Ukraine fights back, retakes area north of Bakhmut

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Ukrainian forces have retaken part of the village of Berkhivka, north of Bakhmut in eastern Ukraine.

“Now part of the settlement of Berkhivka has already been lost, the troops are quietly running away. Disgrace!” Russian mercenary leader Yevgeny Prigozhin said in an audio message published by his press service.

Prigozhin’s private Wagner militia captured Bakhmut last month after the longest battle of the war and handed its positions there to regular Russian troops.

Prigozhin urged Defence Minister Sergei Shoigu and the chief of the general staff, Valery Gerasimov, to come to the front to rally the troops.

“Come on, you can do it!” he said in his message. “And if you can’t, you’ll die heroes.”

Prigozhin has waged a public feud with Shoigu and Gerasimov for months, frequently accusing them of failing to provide sufficient ammunition and support for Wagner in the field, and so causing it to suffer needlessly heavy losses.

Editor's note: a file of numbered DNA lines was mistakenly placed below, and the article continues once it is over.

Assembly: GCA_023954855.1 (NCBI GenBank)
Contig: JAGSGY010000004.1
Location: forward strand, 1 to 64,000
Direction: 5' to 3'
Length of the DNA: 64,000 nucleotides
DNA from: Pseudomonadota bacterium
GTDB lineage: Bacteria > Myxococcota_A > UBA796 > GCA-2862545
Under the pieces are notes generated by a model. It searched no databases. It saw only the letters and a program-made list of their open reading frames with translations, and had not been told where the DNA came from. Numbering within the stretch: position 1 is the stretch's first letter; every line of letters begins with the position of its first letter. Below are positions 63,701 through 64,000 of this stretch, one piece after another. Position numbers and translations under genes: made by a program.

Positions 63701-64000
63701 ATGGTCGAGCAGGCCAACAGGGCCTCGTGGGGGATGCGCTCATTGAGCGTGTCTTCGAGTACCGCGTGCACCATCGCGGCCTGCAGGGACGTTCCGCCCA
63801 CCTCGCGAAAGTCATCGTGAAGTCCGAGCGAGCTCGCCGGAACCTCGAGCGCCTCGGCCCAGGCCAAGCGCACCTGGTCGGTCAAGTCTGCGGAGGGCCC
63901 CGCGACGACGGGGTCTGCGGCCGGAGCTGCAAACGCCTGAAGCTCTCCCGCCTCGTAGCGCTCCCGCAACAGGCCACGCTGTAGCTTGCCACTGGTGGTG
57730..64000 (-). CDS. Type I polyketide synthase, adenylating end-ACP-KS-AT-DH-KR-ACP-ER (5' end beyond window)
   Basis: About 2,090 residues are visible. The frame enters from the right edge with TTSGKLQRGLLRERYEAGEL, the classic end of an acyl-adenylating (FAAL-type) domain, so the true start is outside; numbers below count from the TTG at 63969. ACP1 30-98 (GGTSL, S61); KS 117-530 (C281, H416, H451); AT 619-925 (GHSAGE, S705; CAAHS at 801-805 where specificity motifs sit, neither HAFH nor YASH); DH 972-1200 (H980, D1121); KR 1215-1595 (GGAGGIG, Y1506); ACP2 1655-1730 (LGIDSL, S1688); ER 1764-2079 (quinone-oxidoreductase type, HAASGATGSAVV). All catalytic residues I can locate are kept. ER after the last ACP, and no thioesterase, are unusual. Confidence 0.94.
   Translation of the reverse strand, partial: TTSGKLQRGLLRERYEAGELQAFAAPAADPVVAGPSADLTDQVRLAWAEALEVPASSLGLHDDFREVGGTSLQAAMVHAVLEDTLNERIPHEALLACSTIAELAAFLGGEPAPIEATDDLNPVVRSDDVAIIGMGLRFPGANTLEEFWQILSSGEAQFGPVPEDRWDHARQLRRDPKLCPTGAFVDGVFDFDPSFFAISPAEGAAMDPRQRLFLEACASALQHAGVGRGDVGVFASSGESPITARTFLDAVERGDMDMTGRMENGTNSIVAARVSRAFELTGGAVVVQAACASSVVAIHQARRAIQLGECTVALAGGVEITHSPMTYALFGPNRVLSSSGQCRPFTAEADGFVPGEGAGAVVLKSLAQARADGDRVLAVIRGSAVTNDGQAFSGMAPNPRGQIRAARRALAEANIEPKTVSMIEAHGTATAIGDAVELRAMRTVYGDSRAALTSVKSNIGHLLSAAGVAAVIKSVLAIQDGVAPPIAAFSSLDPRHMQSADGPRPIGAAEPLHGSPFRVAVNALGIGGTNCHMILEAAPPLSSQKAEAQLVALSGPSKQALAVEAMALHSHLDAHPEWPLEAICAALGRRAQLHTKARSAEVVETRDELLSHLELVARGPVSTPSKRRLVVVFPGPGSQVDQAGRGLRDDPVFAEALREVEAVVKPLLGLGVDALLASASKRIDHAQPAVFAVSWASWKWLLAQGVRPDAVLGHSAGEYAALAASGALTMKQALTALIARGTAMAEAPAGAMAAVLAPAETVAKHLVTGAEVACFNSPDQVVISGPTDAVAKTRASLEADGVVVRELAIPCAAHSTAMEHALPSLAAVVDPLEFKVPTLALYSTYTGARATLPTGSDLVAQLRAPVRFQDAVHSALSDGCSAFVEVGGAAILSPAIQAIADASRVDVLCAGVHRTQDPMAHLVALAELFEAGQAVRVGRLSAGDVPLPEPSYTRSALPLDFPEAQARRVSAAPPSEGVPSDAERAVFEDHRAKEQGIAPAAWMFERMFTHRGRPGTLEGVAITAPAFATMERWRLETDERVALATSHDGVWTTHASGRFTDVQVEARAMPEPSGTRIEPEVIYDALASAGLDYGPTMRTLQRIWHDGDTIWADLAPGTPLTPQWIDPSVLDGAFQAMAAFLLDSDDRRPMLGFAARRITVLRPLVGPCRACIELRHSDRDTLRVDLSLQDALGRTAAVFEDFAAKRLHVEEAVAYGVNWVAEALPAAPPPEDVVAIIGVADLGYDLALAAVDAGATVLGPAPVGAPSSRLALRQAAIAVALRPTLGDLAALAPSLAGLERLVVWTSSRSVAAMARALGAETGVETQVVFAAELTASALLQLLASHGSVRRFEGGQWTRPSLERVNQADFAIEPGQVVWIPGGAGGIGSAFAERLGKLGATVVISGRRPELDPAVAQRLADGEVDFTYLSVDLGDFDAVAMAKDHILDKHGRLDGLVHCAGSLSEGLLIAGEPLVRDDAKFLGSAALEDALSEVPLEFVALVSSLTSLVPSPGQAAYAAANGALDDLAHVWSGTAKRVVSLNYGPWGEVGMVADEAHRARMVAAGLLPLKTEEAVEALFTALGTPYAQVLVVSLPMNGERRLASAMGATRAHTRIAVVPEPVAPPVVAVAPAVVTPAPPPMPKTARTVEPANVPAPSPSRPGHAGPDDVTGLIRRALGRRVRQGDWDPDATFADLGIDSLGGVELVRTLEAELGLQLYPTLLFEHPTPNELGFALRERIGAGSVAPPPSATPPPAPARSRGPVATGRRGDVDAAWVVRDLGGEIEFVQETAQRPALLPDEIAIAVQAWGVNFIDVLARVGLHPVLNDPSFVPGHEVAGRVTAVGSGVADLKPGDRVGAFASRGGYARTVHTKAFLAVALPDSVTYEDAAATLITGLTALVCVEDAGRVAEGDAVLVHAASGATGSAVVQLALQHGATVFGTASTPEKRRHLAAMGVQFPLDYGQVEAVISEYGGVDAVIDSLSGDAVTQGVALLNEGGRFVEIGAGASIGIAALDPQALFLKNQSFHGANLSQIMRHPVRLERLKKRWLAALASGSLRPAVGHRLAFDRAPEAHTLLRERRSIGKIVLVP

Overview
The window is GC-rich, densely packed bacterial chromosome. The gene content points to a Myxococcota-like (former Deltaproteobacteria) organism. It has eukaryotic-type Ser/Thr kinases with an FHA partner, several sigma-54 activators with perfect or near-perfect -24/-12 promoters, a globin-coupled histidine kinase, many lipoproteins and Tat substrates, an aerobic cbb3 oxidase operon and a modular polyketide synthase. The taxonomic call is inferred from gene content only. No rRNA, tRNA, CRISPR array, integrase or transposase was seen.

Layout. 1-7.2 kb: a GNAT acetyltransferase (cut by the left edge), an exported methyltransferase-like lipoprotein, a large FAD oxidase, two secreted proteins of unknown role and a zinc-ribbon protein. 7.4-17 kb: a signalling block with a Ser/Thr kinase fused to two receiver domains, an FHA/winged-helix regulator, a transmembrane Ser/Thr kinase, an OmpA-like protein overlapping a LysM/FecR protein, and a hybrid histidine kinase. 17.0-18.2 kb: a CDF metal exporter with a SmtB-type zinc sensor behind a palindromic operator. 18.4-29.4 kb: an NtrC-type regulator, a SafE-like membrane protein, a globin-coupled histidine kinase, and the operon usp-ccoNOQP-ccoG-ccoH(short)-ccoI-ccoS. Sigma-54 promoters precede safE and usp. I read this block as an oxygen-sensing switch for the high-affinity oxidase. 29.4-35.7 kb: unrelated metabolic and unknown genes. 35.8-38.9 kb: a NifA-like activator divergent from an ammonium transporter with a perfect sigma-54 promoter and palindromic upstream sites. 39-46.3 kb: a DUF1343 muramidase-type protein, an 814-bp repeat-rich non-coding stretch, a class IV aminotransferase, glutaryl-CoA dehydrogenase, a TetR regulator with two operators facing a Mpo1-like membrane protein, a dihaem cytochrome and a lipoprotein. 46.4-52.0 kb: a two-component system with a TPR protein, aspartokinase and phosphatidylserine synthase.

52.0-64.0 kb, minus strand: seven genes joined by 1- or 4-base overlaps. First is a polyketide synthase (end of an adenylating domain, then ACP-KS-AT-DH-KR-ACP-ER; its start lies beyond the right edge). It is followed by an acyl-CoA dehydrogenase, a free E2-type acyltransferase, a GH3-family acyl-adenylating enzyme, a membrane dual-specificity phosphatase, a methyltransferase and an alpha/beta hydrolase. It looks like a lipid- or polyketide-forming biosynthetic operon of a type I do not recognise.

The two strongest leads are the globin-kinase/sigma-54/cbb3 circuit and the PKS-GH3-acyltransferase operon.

In recent days, Prigozhin has further escalated the feud, accusing regular forces under the command of the defence ministry of mining roads out of Bakhmut used by Wagner units.

Also Read: Russia eases attack on Bakhmut

Prigozhin’s press service published video on Monday showing the interrogation of a captive who identified himself as a lieutenant colonel in Russia’s 72nd motorised rifle brigade, which has fought around Bakhmut, and which Prigozhin previously blamed for losing ground around Berkhivka.

The video had the appearance of a forced confession, with the man responding in a low voice to harsh questioning. He said he had drunkenly fired on a Wagner vehicle, and had disarmed a group of mercenary fighters out of “personal hostility” to the Wagner Group. Asked how his actions could be characterised, he replied, after a long pause: “Guilty”.

Ukrainian forces have continued to attack areas north and south of the city including Berkhivka, whose seizure Wagner had claimed on Feb. 24. The village lies about 3 km (1.9 miles) northwest of Bakhmut.

Denis Pushilin, the Moscow-backed governor of the Donetsk region, which includes Bakhmut, told Russian state television the situation on the city’s flanks was “under control” but “very difficult”.

 

Source Reuters

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